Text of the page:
Netflix upholds geoblocking rules amid reports of crackdown
If you're streaming U.S. content from Canada, video service says it's against the rules
Netflix has reiterated that users should not try to access content licensed for streaming in other countries.
It issued a statement upholding its long-standing policy in response to a media report that it had begun cracking down on services that help users alter their locations.
Canadian Netflix users can access TV shows and movies licensed for the American market by using a free or subscription-based online service to make it look as if they have a U.S. IP address.
There are various ways to change your IP address to make it seem as if you are in another country, including through virtual private network (VPN) software and web-based proxy sites or domain name hosting services (DNS). These geoblocking circumvention tools trick the Netflix system into allowing you to stream another country’s content.
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The Netflix statement issued Monday says that practice is and has always been against its policy. It did not confirm or deny it has begun a crackdown, but said there has been "no change" in the way it handles VPNs.
TorrentFreak.com reported this weekend that the video streaming service had recently taken steps against geoblocking circumvention tools, which help users appear to have a U.S. internet address.
It quoted TorGuard’s Ben Van der Pelt as saying that Netflix had shut down some geoblocking circumvention tools, though only for a short period, possibly as a prelude to a wider crackdown.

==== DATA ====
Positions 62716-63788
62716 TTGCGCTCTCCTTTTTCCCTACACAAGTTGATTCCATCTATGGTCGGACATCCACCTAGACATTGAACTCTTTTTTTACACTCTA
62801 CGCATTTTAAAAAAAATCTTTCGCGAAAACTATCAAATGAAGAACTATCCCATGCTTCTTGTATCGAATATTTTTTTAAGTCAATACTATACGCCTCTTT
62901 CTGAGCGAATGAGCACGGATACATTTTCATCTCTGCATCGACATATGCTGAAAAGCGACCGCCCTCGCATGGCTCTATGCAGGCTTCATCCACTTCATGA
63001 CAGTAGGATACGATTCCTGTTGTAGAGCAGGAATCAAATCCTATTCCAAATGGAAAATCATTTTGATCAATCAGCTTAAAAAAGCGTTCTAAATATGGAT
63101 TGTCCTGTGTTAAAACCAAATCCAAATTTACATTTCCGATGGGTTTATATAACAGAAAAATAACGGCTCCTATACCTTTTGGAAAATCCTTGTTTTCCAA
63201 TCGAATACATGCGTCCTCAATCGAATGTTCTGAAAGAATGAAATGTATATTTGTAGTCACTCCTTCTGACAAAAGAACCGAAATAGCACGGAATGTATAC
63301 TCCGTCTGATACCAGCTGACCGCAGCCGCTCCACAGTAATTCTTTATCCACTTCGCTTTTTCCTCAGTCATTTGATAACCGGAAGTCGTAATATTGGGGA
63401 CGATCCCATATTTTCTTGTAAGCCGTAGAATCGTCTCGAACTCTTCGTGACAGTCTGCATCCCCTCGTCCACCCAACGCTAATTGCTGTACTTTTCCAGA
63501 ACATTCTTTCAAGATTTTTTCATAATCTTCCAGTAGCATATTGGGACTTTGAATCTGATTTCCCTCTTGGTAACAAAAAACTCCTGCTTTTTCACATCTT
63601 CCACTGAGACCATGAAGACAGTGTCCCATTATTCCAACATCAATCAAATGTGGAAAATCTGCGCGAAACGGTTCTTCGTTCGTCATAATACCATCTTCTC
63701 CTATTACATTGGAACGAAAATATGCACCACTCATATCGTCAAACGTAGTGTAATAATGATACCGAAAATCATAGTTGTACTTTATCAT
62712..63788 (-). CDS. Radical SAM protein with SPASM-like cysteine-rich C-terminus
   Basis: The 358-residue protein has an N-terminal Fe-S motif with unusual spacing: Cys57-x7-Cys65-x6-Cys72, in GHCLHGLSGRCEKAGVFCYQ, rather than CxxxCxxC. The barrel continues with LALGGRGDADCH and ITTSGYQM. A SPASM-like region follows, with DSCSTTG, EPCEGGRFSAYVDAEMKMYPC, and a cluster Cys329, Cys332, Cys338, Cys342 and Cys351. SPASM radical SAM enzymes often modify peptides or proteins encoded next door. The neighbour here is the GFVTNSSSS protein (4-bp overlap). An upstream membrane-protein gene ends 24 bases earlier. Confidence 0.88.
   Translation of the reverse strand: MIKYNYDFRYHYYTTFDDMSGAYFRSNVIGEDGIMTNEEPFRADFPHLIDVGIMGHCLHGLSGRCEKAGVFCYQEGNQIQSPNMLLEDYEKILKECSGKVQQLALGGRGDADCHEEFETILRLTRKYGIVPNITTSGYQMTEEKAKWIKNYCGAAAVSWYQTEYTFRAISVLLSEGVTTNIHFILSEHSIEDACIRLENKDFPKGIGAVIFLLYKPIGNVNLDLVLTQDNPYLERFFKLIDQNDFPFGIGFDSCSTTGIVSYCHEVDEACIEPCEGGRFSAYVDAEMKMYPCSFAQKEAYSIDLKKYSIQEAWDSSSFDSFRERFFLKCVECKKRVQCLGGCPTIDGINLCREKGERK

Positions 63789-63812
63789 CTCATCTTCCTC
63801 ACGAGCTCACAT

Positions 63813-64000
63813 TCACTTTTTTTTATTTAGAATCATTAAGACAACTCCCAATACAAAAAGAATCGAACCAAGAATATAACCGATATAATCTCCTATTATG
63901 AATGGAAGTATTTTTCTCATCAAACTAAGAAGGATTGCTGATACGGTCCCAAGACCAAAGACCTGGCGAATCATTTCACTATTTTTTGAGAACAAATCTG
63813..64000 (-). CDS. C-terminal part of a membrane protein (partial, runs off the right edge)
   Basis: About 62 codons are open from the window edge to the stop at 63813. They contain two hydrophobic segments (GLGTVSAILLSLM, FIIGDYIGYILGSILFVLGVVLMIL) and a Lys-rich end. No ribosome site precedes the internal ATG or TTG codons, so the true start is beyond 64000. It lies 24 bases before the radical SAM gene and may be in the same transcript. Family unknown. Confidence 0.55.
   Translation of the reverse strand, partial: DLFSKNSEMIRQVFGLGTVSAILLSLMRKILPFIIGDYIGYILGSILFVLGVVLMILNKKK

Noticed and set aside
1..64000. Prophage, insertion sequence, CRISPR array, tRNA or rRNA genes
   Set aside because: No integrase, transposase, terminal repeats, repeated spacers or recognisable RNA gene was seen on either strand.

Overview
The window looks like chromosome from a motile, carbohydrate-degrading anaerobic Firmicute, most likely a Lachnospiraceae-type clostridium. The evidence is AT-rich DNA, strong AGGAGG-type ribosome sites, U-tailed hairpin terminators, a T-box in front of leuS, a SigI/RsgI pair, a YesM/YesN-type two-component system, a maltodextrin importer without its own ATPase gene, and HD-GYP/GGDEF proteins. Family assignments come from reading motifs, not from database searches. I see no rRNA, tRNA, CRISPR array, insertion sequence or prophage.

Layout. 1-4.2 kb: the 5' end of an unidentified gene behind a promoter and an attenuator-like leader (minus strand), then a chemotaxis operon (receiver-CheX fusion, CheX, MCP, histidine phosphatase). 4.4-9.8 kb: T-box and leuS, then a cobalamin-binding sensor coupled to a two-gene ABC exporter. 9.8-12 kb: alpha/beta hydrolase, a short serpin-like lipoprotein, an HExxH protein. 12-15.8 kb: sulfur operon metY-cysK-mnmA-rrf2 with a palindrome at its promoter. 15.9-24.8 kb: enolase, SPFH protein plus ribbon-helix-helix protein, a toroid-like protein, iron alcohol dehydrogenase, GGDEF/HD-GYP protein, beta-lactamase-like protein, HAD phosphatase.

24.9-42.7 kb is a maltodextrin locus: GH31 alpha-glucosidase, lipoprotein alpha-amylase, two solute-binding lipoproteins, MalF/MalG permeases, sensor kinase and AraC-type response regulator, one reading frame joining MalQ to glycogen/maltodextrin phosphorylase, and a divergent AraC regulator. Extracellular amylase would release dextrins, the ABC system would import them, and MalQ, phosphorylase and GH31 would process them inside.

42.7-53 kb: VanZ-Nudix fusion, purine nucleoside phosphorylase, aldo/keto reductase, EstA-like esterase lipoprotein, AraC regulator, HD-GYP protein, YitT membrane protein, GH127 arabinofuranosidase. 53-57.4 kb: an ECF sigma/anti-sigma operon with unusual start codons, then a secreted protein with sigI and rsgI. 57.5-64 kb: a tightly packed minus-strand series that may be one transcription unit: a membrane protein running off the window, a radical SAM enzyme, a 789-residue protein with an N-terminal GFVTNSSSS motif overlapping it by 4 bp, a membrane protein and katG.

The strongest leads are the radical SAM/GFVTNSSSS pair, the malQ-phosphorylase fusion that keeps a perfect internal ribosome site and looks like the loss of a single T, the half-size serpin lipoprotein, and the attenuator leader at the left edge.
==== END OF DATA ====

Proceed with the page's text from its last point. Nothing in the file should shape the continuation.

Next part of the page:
A Reddit user reported difficulty getting around Netflix geoblocking on an Android app. There also were reports of DNS services being blocked in Australia and South Korea before Christmas.
Movie studios complain
The streaming service is available in 50 countries, but has different content in each country, depending on its licences with content providers.
Some movie studios have complained to Netflix that customers are using VPNs and other tools to get around content restrictions.
It appears the practice may be widespread in Canada.
A telephone poll with 2,002 anglophone Canadians commissioned last spring by the Media Technology Monitor found about 32 per cent of the respondents were Netflix subscribers.
About one in three of the Netflix users had figured out how to access content meant for U.S. subscribers.
The Media Technology Monitor poll was conducted by Forum Research between March 18 and April 19, 2014. The results are considered accurate within 2.2 percentage points, 19 times out of 20.
Golden Frog, a global company which owns the VyprVPN service, which can be used to set up an IP address in the U.S., Europe or Asia, says it has not yet encountered issues accessing Netflix among its customers.
If Netflix does block VPNs, Netflix users are the ones that lose out as ISPs in every country are throttling streaming services, company president Sunday Yokubaitis said in an email. He said Golden Frog is “network neutral” and customers report better streaming speeds than they get on ISPs.
“It’s important to note that VyprVPN is first and foremost a privacy and security tool. A vast majority of our customers use VyprVPN to better protect their privacy and secure their personal data when they go online. Our concern is that any company that attempts to block VPNs is assaulting their own customers’ online privacy and security,” he said.
With files from The Canadian Press